Senator Macfarlane - That is not the fault of the company.

Senator DE LARGIE - Senator Macfarlanejust said that what I stated about the persons employed in the industry was wrong. Now he says that the fault is due to some one else. He admits that a larger number of coloured people is employed in the industry than was the case formerly.

Senator Macfarlane - I do not dispute that at all.

Senator DE LARGIE - I wish to prove that the Colonial' Sugar Refining Company is to blame for this state of affairs. In several districts which I visited1 in Queensland, white men had been refused jobs by the company, coloured individuals being preferred. A notable instance was brought to my notice at Green Hills, near Cairns. That is one of the finest districts for cane culture that we saw during the whole of our journey in Queensland, though we were taken to the principal sugar-growing localities. At Green Hills, which consists of something like 5,000 acres, we found1 that the plantations were in the 'hands of the Chinese. By whom was the land leased to them ? By the Colonial Sugar Refining Company. We had the statement made in public - not in a private underhand way - that white farmers had tendered for this land, and1 that their tenders had been refused, notwithstanding that they had made the same offer as the Chinese. The Chinaman was. given the preference. There is a concrete case.

Senator Walker - Did the honorable senator visit the Johnson River district?

Senator DE LARGIE - I hope that Senator Macfarlane, who has Questioned my statement, will refute it. I challenge him to do so, and not to try to evade it by a subterfuge.

Senator Macfarlane - I do not know anything about that case.

Senator DE LARGIE - It is an easy matter for honorable senators opposite to make interjections, which aire absolutely wrong. I have given a concrete instance.

Senator Walker - I simply asked whether the honorable senator bad visited the Johnson River district. There is nothing wrong in that.

Senator DE LARGIE - I did visit that district, and had ample opportunities for studying the conditions of the industry there. I found that the same conditions obtained as was the case in every other district. A preference was shown for the Asiatic by the Colonial Sugar Refining Company. I have not given an isolated case. At Lucinda Point, which is the port for Halifax and Ingham, I saw Chinamen employed as lengthsmen on the tramways owned1 by the Colonial Sugar Refining Company, which paid them 15s. per week.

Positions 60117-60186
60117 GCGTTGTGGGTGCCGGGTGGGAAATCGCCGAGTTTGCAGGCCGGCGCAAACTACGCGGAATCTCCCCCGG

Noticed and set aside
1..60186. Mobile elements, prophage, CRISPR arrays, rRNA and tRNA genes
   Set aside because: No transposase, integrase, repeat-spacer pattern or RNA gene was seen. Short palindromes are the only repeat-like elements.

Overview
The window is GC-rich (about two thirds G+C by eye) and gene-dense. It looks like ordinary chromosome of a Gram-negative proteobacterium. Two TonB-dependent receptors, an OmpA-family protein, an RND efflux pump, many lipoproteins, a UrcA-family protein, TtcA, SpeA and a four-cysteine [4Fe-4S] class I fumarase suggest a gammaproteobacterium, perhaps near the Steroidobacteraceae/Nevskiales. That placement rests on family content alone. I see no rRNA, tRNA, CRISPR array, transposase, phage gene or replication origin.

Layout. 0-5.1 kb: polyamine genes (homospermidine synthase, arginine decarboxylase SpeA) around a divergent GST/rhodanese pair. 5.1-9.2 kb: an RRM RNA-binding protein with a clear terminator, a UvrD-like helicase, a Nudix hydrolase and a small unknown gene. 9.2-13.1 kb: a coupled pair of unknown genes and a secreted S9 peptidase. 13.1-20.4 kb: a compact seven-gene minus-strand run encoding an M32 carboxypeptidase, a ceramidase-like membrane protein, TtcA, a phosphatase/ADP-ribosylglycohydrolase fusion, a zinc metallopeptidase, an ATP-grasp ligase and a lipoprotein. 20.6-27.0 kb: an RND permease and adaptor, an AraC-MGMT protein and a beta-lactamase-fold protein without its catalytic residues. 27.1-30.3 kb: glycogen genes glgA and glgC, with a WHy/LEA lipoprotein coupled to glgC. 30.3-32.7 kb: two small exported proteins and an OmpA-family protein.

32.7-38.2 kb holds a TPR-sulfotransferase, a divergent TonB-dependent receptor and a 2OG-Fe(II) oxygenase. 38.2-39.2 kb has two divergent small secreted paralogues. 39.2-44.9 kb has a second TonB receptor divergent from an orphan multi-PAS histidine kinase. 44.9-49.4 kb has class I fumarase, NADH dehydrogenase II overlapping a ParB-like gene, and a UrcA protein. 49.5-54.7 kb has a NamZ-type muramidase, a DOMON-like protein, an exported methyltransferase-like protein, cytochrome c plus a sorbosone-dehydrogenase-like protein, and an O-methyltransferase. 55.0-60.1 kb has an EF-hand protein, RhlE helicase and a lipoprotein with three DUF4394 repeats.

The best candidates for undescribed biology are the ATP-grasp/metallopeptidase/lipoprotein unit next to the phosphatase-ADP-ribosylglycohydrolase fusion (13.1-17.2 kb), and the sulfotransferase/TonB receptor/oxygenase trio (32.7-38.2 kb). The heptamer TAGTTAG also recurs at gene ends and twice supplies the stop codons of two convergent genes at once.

Senator Givens - That is quite common.

Senator DE LARGIE - Senator Givens, who has resided in the district for years, tells us that that is quite common.

Senator Walker - What is there wrongabout it?

Senator DE LARGIE - Surely if Senator Walker has any consideration at all for white men he cannot expect them to work for 15s. a week in Queensland?

Senator Walker - We have the Chinese in Australia; will not the honorable senator let them earn a living?

Senator DE LARGIE - If Senator Walker's policy is to give the work of Australia to Chinese, what are we to say of the constant cry about the necessity for increasing our white population ?

Senator Walker - Does the honorable senator desire that the Chinese should be mere beggars ?

Senator DE LARGIE - It strikes me forcibly that the cry that we require a larger white population in Australia is downright hypocrisy. It is a political cry without any honesty- behind it. When the Chinaman' is given the preference, of what use is it to say that we want more white men ? Queensland for years pursued a policy of assisted immigration, but when immigrants landed in that State what became of them? Thev had eventually to go away to the south in order to find employment. This cannot be wondered at when we learn that the Chinese are given the preference, the kanaka is employed in the fields, Japanese carpenters in the mills, and Chinese farmers at Green Hills and elsewhere in that State. I wonder that any one can have any doubt as to why the Queensland immigration policy was a failure.

Senator O'Keefe - I had to walk for half-an-hour in Cairns to find a white man.